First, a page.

Facebook-Funded Sociable Labs Helps Retailers Be More Friendly
Sociable Labs, which is helping retailers to integrate Facebook’s social graph into the shopping experience, has raised $7 million from investors.
The second round of funding was led by Battery Ventures. The company previously raised money from the fbFund, a $10 million seed fund and joint venture run by Facebook, Founders Fund and Accel Partners.
Nisan Gabbay, founder and CEO of Sociable Labs, said Sociable is exploring what social commerce means, and from what he’s determined so far, he doesn’t believe it means people shopping on Facebook.
Rather, he thinks the most value lies in connecting to friends on actual retail sites to share recommendations.
For instance, it would be helpful if people could see which of their friends are registered to run in a 5K when signing up for the race, or if anyone they know has stayed in a particular hotel in Miami before using a travel site to book a room.
Sociable’s beta customers include Active.com, Chegg.com, Backcountry.com, Rue La La, HauteLook and Sole Society.
“Facebook is focused around entertainment, but it’s not about discovery or an immersive experience,” Gabbay said. “I find that the right experience is to offer the feature set where they already shop online, and by adding social features and the graph into that experience.”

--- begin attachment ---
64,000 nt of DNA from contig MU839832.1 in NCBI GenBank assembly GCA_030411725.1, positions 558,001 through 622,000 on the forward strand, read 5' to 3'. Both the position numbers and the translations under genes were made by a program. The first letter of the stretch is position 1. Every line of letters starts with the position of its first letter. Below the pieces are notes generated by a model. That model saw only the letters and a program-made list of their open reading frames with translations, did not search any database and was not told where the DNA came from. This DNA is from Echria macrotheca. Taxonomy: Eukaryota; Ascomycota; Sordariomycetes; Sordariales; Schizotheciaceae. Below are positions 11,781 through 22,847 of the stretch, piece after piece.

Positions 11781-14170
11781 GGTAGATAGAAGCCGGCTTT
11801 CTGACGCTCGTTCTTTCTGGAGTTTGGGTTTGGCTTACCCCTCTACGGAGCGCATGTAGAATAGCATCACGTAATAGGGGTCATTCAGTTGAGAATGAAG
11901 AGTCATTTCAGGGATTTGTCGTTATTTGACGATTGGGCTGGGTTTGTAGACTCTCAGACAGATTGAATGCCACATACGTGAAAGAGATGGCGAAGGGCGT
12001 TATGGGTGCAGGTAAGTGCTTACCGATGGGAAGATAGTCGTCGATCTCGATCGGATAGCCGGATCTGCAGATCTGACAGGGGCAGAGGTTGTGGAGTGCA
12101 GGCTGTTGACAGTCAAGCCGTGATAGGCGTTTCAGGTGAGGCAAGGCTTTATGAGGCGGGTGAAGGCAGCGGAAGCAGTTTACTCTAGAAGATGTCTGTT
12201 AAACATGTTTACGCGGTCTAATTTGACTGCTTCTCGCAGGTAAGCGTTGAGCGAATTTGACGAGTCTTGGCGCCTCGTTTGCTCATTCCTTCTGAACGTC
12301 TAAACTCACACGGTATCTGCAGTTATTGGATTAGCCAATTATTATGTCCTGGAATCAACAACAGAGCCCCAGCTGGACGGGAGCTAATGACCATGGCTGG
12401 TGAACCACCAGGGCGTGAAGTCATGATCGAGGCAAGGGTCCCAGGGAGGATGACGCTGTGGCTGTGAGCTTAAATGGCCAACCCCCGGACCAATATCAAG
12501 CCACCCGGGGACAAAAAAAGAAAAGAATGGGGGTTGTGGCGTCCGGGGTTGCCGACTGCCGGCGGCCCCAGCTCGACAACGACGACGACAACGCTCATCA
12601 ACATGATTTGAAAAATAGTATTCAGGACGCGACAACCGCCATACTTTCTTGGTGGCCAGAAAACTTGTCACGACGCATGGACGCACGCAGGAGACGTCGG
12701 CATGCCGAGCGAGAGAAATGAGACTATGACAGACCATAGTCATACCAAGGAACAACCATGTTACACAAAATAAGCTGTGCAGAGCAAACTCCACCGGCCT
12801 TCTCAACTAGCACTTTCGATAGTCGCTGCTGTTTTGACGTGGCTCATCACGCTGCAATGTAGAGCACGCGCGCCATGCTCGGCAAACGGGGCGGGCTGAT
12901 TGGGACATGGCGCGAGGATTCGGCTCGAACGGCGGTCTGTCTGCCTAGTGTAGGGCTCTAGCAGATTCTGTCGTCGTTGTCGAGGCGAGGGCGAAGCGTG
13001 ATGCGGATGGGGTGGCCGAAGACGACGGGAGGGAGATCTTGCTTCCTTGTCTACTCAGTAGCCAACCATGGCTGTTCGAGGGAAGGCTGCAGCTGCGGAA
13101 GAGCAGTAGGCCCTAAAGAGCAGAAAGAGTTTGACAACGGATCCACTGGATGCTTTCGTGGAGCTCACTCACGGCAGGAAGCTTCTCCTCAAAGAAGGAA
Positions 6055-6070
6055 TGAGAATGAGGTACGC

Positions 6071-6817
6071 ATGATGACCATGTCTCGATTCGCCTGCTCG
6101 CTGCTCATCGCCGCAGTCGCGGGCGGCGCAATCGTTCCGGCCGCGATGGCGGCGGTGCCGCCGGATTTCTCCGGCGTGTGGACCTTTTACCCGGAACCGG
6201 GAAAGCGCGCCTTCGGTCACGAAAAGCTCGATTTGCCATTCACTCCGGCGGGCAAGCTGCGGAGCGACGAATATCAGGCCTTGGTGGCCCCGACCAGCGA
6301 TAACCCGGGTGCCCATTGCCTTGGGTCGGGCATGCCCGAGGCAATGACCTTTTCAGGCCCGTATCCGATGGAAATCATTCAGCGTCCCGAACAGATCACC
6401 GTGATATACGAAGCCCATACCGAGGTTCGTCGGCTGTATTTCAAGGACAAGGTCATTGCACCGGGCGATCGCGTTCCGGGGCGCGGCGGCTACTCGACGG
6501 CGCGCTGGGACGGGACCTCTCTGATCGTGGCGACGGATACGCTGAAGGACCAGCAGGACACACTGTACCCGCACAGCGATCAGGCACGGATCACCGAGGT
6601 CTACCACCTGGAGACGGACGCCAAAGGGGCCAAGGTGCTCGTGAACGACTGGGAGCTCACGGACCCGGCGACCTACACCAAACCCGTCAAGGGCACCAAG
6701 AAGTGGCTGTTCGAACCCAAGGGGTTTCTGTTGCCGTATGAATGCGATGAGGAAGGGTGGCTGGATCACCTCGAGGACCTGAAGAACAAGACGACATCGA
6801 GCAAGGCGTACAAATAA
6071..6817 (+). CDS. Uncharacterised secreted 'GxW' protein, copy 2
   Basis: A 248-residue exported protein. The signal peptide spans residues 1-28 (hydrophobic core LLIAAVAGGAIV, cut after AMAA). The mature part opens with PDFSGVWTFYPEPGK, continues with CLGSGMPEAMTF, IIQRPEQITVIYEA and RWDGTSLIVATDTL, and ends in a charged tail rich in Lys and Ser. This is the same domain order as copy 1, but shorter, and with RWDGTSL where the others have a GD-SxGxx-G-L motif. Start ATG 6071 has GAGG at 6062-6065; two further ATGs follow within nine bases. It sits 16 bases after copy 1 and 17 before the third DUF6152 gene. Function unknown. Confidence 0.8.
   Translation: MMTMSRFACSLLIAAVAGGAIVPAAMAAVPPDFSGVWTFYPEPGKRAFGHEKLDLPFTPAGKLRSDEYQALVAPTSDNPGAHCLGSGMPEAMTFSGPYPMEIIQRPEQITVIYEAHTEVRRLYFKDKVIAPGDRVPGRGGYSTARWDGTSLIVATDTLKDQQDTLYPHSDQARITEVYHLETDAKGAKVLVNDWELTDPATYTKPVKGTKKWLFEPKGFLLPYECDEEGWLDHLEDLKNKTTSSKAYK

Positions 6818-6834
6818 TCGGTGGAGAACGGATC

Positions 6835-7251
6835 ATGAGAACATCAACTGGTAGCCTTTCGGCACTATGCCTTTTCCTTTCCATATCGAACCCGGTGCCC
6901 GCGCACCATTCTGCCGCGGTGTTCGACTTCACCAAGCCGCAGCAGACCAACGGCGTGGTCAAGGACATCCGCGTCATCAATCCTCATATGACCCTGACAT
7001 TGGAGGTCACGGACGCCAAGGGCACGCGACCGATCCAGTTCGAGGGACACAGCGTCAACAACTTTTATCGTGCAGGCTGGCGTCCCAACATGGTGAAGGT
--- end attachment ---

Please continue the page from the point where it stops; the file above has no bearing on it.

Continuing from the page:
Currently, most social commerce experiences are tied to the “like” button.
You can like a product and have it show up in your news feed on Facebook. But that information is not useful to your friends until they are shopping for something similar, at which point it may not be easy to find.
“Not everything can happen on Facebook,” Gabbay said. “Your friends don’t want to see what you are buying until they are making a decision.”
Privacy protections will obviously be key with this sort of integration and long-term cataloging of consumer purchases. But after a quick look at how Sociable is integrated on Active.com, a Web site dedicated to sports events, it doesn’t feel invasive. It’s information that friends would normally share on Facebook, but which would instantly get lost in the stream of news.
Sociable Labs will charge its lowest-paying customer $50,000 a year for services and licenses. The company currently has 25 employees, and plans to use the funding to deploy the software more broadly and market it, now that it is coming out of beta today.